DataRobot Auto ML for Beginners 2023 New UI DataRobot 2023 updated Workbench version step-by-step tutorial

DataRobot Auto ML for Beginners 2023 New UI


DataRobot is an automated machine learning platform to help users build and deploy machine learning and deep learning models quickly. This tutorial provides step-by-step instructions about how to use the new updated Workbench version released in 2023. If you do not have a DataRobot account yet, you can sign up for a 30-day free trial at https://www.datarobot.com/trial.

Resources for this post:

  • Click here for the Colab notebook
  • Video tutorial for this post on YouTube
DataRobot AutoML 2023 Workbench UI – GrabNGoInfo.com

Let’s get started!

Step 1: Create a Use Case

DataRobot projects are organized by use cases. After logging in DataRobot, you can click the blue Create Use Case button on the upper right corner of the page to create a new use case.

Image by Amy @GrabNGoInfo

In the new use case page, you can give the use case a name. I named my use case “DataRobot_2023_Tutorial”. Then click the blue Add new button to choose an action. There are five options available, and they are:

  • Add datasets
  • Add experiment
  • Add notebook
  • Upload notebook
  • Create new use case
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Step 2: Add a Dataset

Next, let’s click Add datasets. From the Add data page, we can see that there are 3 ways to add data to a user case.

  • The first way is to upload data from the local drive by clicking the Upload button.
  • The second way is to read the static and snapshot datasets saved in the Data Registry.
  • The third way is to read data from connected cloud platforms.
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DataRobot has a Demo Connection with Snowflake, and you can see some sample schemas and tables in the demo Snowflake account.

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You can also create new connections with Google BigQuery or Snowflake by clicking the Connect button.

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The dataset used for this tutorial is the breast cancer dataset from sklearn. You can follow this notebook to export the train and test dataset as csv files. Alternatively, you can use your own dataset to follow through the tutorial. The breast cancer dataset is for binary classification models, so using a dataset with binary labels is suggested if you would like to follow the tutorial step-by-step.

After clicking the Upload button and selecting the train_data.csv file to upload from the local drive, the uploaded data shows up in the Datasets section of the use case.

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We can repeat the process to upload the test_data.csv . This dataset will be used as the data for prediction.

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Step 2: Explore the Modeling Dataset

Clicking the three dots for a dataset shows the actions we can take on the dataset. We can explore the dataset, wrangle the dataset, start modeling, or remove the dataset from the use case. Currently data wrangling is only available for the Snowflake dataset.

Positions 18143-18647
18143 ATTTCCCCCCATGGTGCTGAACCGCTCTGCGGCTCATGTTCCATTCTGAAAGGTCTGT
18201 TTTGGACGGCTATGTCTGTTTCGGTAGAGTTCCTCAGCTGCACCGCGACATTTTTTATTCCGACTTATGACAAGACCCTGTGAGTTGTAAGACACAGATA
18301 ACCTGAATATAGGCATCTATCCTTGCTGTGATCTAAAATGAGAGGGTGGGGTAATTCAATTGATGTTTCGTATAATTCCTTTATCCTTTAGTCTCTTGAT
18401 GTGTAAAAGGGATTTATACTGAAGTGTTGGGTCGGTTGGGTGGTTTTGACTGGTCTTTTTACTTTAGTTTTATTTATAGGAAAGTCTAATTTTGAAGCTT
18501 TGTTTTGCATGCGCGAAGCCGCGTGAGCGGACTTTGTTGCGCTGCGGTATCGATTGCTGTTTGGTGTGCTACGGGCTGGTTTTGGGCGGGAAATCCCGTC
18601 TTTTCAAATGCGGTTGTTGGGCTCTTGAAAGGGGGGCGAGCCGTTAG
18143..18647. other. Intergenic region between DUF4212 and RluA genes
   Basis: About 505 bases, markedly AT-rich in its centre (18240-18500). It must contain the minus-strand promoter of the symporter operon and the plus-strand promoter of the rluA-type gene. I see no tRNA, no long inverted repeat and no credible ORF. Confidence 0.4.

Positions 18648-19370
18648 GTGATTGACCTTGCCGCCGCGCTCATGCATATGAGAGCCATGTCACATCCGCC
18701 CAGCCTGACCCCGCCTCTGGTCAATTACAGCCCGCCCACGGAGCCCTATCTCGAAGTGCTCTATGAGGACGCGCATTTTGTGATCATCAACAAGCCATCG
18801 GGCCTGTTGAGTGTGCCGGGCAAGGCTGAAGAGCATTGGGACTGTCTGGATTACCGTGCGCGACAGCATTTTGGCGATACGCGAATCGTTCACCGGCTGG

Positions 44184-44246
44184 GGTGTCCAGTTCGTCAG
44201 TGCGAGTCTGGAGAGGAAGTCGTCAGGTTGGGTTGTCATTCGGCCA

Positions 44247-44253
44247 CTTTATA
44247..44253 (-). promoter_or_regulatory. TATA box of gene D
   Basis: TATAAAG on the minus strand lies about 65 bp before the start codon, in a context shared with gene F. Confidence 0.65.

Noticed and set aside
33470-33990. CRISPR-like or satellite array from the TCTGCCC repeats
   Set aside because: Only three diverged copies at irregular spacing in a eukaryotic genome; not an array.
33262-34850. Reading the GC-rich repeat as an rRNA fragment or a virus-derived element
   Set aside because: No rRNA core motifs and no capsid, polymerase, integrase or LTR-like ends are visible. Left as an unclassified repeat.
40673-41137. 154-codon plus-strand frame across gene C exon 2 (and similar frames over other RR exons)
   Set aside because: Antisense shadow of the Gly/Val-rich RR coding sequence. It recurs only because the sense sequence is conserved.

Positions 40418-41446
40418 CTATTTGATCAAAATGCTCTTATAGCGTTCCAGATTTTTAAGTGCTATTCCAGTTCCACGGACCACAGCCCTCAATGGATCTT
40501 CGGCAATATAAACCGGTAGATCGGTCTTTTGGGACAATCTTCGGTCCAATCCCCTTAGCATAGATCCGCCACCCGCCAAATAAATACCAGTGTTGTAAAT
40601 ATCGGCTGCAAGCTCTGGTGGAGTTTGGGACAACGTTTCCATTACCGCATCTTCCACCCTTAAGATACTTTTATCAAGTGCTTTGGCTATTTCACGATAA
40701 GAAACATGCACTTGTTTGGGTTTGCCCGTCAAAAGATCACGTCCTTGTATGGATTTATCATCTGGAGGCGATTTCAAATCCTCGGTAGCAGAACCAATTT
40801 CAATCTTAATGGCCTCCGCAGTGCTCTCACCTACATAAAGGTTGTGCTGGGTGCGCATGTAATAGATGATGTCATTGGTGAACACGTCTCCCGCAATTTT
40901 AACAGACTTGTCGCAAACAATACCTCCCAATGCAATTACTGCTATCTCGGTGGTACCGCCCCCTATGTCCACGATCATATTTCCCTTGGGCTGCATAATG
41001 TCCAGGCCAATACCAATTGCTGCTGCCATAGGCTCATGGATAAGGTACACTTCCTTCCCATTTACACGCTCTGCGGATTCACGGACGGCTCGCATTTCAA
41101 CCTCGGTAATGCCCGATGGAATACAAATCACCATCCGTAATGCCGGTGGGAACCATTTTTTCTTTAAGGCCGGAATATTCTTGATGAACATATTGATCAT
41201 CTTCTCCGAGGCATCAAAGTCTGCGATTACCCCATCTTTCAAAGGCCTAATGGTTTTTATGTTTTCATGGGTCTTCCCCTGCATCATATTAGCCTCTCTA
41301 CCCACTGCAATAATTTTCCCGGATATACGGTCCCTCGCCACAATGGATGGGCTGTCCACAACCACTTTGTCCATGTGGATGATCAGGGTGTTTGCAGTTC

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Let’s choose Explore and take a closer look at the dataset. DataRobot has two options for exploring the dataset. The Data preview shows each column in the dataset and their distributions.

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The Features view shows only the feature information, which includes feature names, variable types, the number of unique values, and the number of missing values.

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Step 3: Create New Feature Lists

DataRobot automatically creates three feature lists. They are Informative Features, All Features, and Raw Features. We can create custom feature lists by clicking + New feature list.

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After clicking + New feature list, we can pick the features from the variable list. If most of the features are relevant and we only want to exclude a few variables, we can first select all the variables by clicking the square next to the header Name, then search the variable name to exclude, and deselect the variable. We excluded the variable mean smoothness in this example.

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Next, click Create feature list to create the new custom feature list.

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A new window pops up for us to enter the name of the feature list. I gave it the name of my_feature_list_1. We can also enter the optional description for the feature list. Click the blue Save Changes button to save the feature list.

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Step 4: Start Modeling

After finishing creating the custom feature list, click the blue Start modeling button to start the modeling process.

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Step 5: Select Target Variable and Feature List

Enter the target feature name under the section Target feature, and a bar chart about the target variables distribution will be automatically created.